This Is Our Youth
Pine Box Theatre at the Athenaeum. By Kenneth Lonergan. Dir. Matt Miller. With Jon Barinholtz, Rob Belushi, Anne Adams.
A few years ago, Kenneth Lonergan’s chamber play, about disaffected Upper West Side kids in the Reagan ’80s, became a convenient West End vehicle for young Hollywood stars hungry for some stage cred. By taking away the flash, Pine Box’s unassuming production reveals that, although Lonergan’s charming 1996 play doesn’t say as much about youth or the ’80s as it wants to, it does give a gently affectionate take on three characters’ twentysomething confusion: Dennis (Barinholtz), the selfish asshole selling drugs to his fellow rich kids; Warren (Belushi), his sweetly befuddled, mayhem-prone friend who’s just swiped $15K from his jerk dad; and Jessica (Adams), Warren’s sudden love interest.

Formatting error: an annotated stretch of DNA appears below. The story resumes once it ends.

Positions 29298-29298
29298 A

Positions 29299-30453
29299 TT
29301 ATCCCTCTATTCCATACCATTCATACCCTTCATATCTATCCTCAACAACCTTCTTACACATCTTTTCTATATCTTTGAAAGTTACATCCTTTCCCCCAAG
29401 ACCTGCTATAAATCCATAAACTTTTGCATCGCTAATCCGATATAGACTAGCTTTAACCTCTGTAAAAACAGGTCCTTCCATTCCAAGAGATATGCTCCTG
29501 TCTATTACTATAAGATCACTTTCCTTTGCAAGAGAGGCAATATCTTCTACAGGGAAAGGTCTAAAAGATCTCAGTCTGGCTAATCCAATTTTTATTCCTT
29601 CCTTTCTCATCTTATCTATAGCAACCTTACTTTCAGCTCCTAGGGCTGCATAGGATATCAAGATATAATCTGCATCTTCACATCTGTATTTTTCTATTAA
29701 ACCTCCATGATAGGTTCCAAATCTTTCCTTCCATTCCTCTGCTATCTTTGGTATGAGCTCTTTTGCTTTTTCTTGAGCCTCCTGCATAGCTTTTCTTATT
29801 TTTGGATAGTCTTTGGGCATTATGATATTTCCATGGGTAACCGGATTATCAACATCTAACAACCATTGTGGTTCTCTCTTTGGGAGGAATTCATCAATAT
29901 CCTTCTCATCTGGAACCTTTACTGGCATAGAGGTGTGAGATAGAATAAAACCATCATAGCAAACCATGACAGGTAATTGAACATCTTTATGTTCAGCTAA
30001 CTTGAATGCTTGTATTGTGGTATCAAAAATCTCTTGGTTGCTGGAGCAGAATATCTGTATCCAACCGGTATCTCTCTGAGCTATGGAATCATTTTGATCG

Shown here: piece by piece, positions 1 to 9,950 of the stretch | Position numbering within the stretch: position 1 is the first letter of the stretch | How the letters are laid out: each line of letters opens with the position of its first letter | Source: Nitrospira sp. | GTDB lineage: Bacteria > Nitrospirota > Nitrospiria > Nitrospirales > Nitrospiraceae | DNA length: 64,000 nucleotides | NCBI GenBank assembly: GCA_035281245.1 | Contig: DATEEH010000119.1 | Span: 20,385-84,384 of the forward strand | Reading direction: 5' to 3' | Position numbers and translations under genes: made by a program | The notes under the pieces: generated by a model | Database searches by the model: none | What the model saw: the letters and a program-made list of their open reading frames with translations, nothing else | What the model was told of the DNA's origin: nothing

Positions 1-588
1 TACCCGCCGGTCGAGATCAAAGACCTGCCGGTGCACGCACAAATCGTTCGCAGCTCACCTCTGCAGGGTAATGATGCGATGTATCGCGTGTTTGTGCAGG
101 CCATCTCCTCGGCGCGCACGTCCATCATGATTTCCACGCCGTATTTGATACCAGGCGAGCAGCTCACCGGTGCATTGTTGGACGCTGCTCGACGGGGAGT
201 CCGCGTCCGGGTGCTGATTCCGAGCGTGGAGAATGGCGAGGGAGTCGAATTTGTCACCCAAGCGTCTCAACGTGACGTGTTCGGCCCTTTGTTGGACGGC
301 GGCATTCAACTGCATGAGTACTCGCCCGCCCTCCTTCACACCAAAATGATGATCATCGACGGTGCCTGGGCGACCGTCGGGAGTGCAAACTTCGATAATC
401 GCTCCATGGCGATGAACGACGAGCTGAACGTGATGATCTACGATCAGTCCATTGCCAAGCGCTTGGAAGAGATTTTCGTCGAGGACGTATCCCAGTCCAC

Miller has kept his cast low-key and at ease, not presenting Lonergan’s light humor but letting it come out organically. (An equally restrained hand would’ve benefited Brian Sidney Bembridge’s set, so eager to say Manhattan studio that its beaten-up, overtreated walls suggest a bad rash.) At times that unforced approach comes off forced, but mostly it rings true—thanks in large part to the arresting performance of Belushi, holding the stage and our attention almost every moment. Tossing around a football with Dennis, enduring Dennis’s verbal and physical abuse or nearly crumpling into tears as he tells Jessica about his dead sister, Belushi lives inside Warren with simple integrity. Barinholtz can seem slightly unsure of his role and its tone, but he and Adams hold their own. Yet it’s Belushi’s character and performance that keep the center of gravity in these free-floating lives.—Novid Parsi